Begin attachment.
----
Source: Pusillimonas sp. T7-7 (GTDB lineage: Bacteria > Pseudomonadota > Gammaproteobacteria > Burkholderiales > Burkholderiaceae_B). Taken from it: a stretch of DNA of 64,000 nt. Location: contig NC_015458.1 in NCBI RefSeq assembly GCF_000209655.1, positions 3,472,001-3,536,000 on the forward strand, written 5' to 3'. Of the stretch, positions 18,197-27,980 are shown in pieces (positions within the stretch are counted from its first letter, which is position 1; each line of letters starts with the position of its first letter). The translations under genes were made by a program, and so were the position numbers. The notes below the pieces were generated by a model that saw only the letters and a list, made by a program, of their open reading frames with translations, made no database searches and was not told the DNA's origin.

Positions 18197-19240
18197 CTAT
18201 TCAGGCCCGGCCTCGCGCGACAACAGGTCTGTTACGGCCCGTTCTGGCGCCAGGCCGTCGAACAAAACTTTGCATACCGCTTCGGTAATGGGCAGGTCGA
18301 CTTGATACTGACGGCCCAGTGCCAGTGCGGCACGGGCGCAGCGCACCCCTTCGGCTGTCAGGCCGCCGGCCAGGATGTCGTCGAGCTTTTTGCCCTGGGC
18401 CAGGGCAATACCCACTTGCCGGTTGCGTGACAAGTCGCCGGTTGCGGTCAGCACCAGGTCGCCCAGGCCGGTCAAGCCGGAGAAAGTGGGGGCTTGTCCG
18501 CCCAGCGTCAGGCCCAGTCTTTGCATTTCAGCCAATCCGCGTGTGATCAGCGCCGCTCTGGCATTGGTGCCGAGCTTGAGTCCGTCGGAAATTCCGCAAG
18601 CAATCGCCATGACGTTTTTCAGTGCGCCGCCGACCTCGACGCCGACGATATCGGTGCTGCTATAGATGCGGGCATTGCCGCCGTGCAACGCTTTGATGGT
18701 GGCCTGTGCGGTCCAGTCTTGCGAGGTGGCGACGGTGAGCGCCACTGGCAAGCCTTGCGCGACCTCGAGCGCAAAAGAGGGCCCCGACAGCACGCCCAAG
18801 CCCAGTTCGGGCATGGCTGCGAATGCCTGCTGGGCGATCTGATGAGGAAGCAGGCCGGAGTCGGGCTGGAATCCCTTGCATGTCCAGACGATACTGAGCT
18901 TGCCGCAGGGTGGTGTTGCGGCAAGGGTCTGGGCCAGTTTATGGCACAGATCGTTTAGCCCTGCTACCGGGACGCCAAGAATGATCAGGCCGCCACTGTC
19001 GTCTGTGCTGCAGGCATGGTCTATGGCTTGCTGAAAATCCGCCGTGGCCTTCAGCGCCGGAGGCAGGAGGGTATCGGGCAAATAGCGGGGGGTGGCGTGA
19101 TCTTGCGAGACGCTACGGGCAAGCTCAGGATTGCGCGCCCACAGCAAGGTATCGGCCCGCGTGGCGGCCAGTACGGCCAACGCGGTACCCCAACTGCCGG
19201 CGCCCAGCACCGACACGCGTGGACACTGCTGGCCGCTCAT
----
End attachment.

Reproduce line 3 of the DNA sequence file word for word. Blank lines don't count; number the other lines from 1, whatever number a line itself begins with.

18197 CTAT